By Frank Ling
It’s been about a month since the New iPad officially launched and the question, on some people’s minds, is whether it’s a good idea to buy it or not. Spending half a grand on an electronic device isn’t a small matter for most people, so we’ll try to clear the air and give you the lowdown to make this decision.
The critics love it
Consumer Reports, a non-profit organization dedicated to reviewing products of virtually every kind, gave the New iPad its highest rating for tablets and said it was “superb.” This high praise from Consumer Reports carries quite a bit of weight because it has a long history of being one of the hardest review organizations to please.
The New iPad’s new Retina display has earned a reputation for being the sharpest and most colorful among all tablets and is the primary reason for the enthusiasm surrounding the new device. Consumer Reports said it has set a new standard by which all other tablets would be judged by.
It’s only skin deep
If you place an iPad 2 next to a New iPad the two devices are virtually identical in physical appearance with the only giveaway being the newer tablet clocking in a few millimeters thicker.
But the exteriors of the New iPad and iPad 2 are where the similarities dramatically end. The New iPad sports a quad-core processor, a long-awaited upgrade to a better camera, improved overall performance, the highest display resolution in the industry, a remarkably long battery life in spite of its quad-core processor, and an entry level price that matches last year’s iPad 2 -- $499.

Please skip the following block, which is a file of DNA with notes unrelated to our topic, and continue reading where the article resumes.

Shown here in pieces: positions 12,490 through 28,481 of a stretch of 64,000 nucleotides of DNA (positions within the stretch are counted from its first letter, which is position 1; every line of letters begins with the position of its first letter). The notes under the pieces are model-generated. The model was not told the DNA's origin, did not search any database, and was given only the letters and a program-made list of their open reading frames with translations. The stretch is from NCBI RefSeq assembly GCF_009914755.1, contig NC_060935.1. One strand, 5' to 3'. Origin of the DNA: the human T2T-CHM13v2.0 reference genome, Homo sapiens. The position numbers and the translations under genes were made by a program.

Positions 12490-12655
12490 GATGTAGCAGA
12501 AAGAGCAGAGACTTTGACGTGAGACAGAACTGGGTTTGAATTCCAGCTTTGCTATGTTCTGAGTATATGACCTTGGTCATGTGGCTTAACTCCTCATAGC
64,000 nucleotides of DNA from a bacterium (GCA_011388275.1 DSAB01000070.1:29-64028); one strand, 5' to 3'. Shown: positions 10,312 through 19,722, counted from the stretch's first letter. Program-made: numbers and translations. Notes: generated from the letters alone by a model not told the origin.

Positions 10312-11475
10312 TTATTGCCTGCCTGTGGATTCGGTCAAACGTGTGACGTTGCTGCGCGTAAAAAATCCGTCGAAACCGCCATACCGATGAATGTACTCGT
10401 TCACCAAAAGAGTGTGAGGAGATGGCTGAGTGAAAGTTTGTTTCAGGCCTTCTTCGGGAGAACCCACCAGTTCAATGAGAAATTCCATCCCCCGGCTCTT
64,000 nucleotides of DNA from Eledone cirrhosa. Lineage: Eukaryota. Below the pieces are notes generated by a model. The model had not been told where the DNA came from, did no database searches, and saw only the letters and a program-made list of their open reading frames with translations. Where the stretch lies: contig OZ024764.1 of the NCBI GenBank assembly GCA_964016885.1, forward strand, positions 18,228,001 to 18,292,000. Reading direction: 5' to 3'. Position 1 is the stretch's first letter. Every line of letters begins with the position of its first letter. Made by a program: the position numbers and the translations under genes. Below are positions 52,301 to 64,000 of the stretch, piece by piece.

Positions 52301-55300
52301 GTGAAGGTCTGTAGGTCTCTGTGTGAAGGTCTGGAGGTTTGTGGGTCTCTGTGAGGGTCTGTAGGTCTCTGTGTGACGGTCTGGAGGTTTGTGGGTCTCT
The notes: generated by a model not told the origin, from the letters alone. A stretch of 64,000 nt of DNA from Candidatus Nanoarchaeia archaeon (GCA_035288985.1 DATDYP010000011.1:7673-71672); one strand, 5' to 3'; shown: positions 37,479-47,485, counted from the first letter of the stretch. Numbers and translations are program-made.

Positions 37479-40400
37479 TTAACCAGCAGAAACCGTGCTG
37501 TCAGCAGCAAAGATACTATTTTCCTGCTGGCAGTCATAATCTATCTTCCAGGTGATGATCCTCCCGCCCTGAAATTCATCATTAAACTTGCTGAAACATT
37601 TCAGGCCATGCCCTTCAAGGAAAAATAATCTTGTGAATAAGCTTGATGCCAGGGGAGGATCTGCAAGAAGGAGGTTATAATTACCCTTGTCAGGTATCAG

It’s a hot machine – literally
Early reports of the New iPad running hotter than its predecessor were well documented after its initial launch. Owners were concerned that the New iPad felt hot to the touch after using it under normal operating conditions.
Some tests were made by review websites and discovered that the New iPad achieved temperatures of up to 117 degrees Fahrenheit in certain parts of the device. Apple explained that this was well within the norm and that there was nothing to worry about.
Power and Wi-Fi issues
Another issue which surfaced about the New iPad was its inability to charge itself while plugged in and running graphic intensive apps such as video games. This “bug” was deemed a small matter by review sites.
Other owners reported that their New iPads had difficulty in locking onto a strong Wi-Fi signal. The Mac community reported that in some instances, resetting the network configuration helped.
To buy or not to buy
The individuals who will benefit the most in purchasing a New iPad are those who use their tablets primarily as a multimedia device to view movies or graphics. For present iPad 2 owners, the price for the upgrade can be softened by trading in their old devices for cash and using this against the purchase of the new tablet.
But not everyone demands the highest resolution for their tablets. With the advent of sub-$200 tables such as the Amazon Kindle Fire and Barnes and Nobles Nook Tablet, the field that was once unchallenged by Apple iPads is beginning to give way to this new breed of affordable tablets.
Bottom line: If you really want a New iPad, you’ll find a way.
Frank Ling is the SF Gadgets Examiner and has been a writer, professional photographer, video producer, video game QA trainer and video editor.